What’s happening with Adolescent trauma in the UK?
Roberts et al have interrogated the TARN database to look at the incidence and aetiology of trauma in UK adolescents (aged 16–24) and have found a rising number of cases reported in this age group. Although RTCs remain the highest cause, there is a disproportionate increase in knife related injuries which reflects my experience in Manchester. There are also worrying levels of self harm patients and increases in mortality among those with known psychiatric illness. There are clear messages here for healthcare policy and prevention agencies to (hopefully) reduce some of these worrying trends.
Iatrogenic hypoglycaemia in treating hyperkalaemia
Readers will be familiar with the tried and tested regime of 10 u insulin and 50 mL of 50% dextrose in the emergency management of hyperkalaemia. It’s been around for decades and I suspect features on every hospital regime and protocol. What of the complications of this therapy though? Is the amount of glucose proportionate to the dextrose load, or are these serendipitously conveniently easy to remember numbers? Aljabri and colleagues have reviewed 90 patients undergoing treatment to ask whether hypoglycaemia occurs post infusion and the findings were surprising to me. Roughly a fifth of patients had evidence of hypoglycaemia and one in 20 suffered severe symptoms. Interestingly the hypoglycaemic episodes could occur several hours later highlighting the need for ongoing monitoring.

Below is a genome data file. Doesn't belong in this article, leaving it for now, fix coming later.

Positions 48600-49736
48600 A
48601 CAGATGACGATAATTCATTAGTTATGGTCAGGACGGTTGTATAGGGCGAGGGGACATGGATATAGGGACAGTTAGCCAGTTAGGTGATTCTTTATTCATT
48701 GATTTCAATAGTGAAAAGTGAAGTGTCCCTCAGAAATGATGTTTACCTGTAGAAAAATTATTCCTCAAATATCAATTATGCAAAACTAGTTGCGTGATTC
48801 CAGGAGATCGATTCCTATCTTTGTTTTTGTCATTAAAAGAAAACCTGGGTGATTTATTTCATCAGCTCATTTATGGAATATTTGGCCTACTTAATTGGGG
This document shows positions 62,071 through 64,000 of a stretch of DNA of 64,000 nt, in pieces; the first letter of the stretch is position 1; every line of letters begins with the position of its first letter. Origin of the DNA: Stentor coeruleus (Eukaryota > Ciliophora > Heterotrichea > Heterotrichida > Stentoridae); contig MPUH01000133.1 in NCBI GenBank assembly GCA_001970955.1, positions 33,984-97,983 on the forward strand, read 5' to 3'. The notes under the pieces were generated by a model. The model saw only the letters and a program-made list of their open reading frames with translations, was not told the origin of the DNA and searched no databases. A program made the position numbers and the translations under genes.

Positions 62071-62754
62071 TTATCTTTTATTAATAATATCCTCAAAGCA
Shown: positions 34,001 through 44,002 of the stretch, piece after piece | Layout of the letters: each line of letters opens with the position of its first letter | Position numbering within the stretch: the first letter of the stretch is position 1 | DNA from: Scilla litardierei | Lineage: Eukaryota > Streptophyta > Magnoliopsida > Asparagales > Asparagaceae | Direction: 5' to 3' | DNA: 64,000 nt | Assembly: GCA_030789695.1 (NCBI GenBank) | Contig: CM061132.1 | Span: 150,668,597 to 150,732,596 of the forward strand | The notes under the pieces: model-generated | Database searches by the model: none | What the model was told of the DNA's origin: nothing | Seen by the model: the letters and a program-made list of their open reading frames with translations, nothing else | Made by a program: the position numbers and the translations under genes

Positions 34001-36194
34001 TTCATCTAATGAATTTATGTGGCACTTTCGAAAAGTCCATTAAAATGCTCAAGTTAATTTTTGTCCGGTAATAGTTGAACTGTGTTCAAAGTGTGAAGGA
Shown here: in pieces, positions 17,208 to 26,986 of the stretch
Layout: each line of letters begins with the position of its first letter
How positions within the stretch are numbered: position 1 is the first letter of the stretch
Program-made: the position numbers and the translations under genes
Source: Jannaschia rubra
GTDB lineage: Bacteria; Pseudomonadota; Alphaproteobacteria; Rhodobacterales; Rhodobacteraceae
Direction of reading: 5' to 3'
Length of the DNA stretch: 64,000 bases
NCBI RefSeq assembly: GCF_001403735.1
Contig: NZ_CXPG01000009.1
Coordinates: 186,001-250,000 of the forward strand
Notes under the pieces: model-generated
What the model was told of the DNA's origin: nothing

Sleep deprivation in the ED
I suspect you might be thinking that this is about the sleep deprivation that we all face as clinicians, but you’d be wrong. In this paper from Prendiville et al in Ireland the authors looked at sleep deprivation for boarding patients in the ED. Unsurprisingly they found that patients staying overnight in the ED had a much poorer sleep experience than those that made it to a ward. Sleep is an important physiological processes, and so should be maximised, so this is yet another reason to avoid leaving patients overnight in the ED.
The good wolf
Finally, an article that will hopefully help you stop and reflect on the great aspects of emergency medicine at a time of year when, in the UK at least, we are under enormous pressure. Based on a Native American legend, Reynard et al argue that there is still much to be grateful for in what we do, and in whom we serve. It’s a timely reminder for us all to reflect on how much emergency medicine contributes to society.
Competing interests None declared.
Patient consent for publication Not required.
Provenance and peer review Not commissioned; internally peer reviewed.